A recent case in point is that of Seagate's 'Factory of the Future' in Ang Mo Kio, showcasing one of the world's most sophisticated assembly lines and an intelligent tracking system. These high-tech machines allow a very flexible production system of producing a wide range of disk drives, depending on demand requirements. At the same time, workers have not been displaced, but are upgraded to process the data from the machines, hence increasing overall productivity.

To quote Seagate president William Watkins: 'Singapore is the central location for our disk-drive manufacturing. China is meant to be the satellite, a second plant.'

Hopefully, Singapore can develop to be the central Asian base from which design, innovation and new manufacturing processes will evolve. Manufacturing can have an important future role to play, and continue to be a 'golden goose' for Singapore provided we provide a comfortable and competitive nest for the goose to lay the golden eggs.

Singapore already offers the political stability, transparency, rule of law, infrastructure and efficiency which attract top businesses to locate here. But the one snag foreign and local companies face is the issue of cost.

What appears to be missing in the equation is the Republic's hands-off approach in allowing internal market forces to determine pricing levels. In land-, resource- and labour-scarce Singapore, a slight shortage of any one factor of production tends to lead to a quick escalation of costs. The tight and inelastic supply of these factors in a small country leads to a bottleneck of unmet demand and, ultimately, irrational spiralling costs.

We have to recognise that the cost of doing business in and from Singapore is now high. The government must respond quickly and react with an appropriate strategy. The present mantra in electronics manufacturing is swift restructuring through significant cost-cutting measures. As a pro-business environment, the Republic has to respond accordingly. Otherwise, Singapore will continue to see an erosion of MNCs as they move out to more cost-competitive locations.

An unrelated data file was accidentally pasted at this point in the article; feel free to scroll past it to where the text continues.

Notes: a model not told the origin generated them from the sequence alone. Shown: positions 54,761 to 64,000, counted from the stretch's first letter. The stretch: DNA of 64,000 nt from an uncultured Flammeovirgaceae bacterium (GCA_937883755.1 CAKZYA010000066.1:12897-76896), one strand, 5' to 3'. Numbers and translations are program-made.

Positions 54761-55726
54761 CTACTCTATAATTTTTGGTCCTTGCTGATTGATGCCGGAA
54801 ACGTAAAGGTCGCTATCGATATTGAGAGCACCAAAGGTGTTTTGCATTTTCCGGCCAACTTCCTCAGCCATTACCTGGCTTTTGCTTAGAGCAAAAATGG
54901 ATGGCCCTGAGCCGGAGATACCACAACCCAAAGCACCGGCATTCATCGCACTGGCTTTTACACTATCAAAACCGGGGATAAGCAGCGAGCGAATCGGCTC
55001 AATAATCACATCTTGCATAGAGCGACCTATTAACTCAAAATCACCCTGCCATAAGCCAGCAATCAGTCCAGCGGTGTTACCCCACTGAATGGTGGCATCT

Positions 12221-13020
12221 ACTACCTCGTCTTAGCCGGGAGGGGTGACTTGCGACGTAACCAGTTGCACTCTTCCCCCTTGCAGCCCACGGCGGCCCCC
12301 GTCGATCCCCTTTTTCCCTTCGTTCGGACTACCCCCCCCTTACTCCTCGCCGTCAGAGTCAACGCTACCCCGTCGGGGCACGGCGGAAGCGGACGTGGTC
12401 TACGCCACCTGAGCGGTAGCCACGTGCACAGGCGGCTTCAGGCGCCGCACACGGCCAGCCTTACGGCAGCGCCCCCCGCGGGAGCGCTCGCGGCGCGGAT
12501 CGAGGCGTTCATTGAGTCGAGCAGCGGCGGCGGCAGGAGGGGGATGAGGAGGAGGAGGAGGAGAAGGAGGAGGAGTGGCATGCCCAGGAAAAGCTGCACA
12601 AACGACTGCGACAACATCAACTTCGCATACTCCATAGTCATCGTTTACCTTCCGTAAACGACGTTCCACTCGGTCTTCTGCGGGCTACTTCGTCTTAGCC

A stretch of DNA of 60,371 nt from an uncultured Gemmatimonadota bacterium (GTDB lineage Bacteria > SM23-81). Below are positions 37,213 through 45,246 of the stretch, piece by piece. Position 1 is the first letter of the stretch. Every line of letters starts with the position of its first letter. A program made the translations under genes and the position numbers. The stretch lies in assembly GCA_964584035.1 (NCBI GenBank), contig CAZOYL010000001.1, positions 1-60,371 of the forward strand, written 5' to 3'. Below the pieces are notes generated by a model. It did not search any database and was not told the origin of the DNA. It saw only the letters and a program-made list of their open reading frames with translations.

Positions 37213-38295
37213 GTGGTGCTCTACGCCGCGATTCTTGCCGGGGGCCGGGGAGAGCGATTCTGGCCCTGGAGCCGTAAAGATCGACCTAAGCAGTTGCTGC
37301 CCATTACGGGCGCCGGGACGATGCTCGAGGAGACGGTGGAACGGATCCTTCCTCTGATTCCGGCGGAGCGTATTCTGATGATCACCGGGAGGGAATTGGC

The latest casualty in Singapore is 3Com, the computer networking giant which is relocating part of its manufacturing operations to Ireland - and the speed of the departure after they had just moved into their own building is telling. Earlier, Aiwa closed down its fairly large R&D facility in Singapore. This is a significant signal indicating that the cost structure here may not be favourable to an innovation-driven strategy as well.

It would not pay to adopt a wait-and-see attitude or shrug off yet another relocation; fast counter-measures are needed. After all, there is a critical mass required for any one sector to flourish, and the electronics manufacturing sector is no exception. Looking ahead, it is going to be more difficult to promote new foreign direct investment. Hence, it is up to the Republic to ensure that it is even more attractive for the existing ones to remain.

A concerted effort to consider all aspects of the cost structure in Singapore and how to best create flexible and elastic solutions needs to be part of the new masterplan. Only then will Singapore be able to maintain a strong manufacturing base and continue to enjoy the fruits of this 'no risk, golden goose' strategy.

(The writer is a mechanical engineer by training and a business consultant by profession, with CEO Search & Services)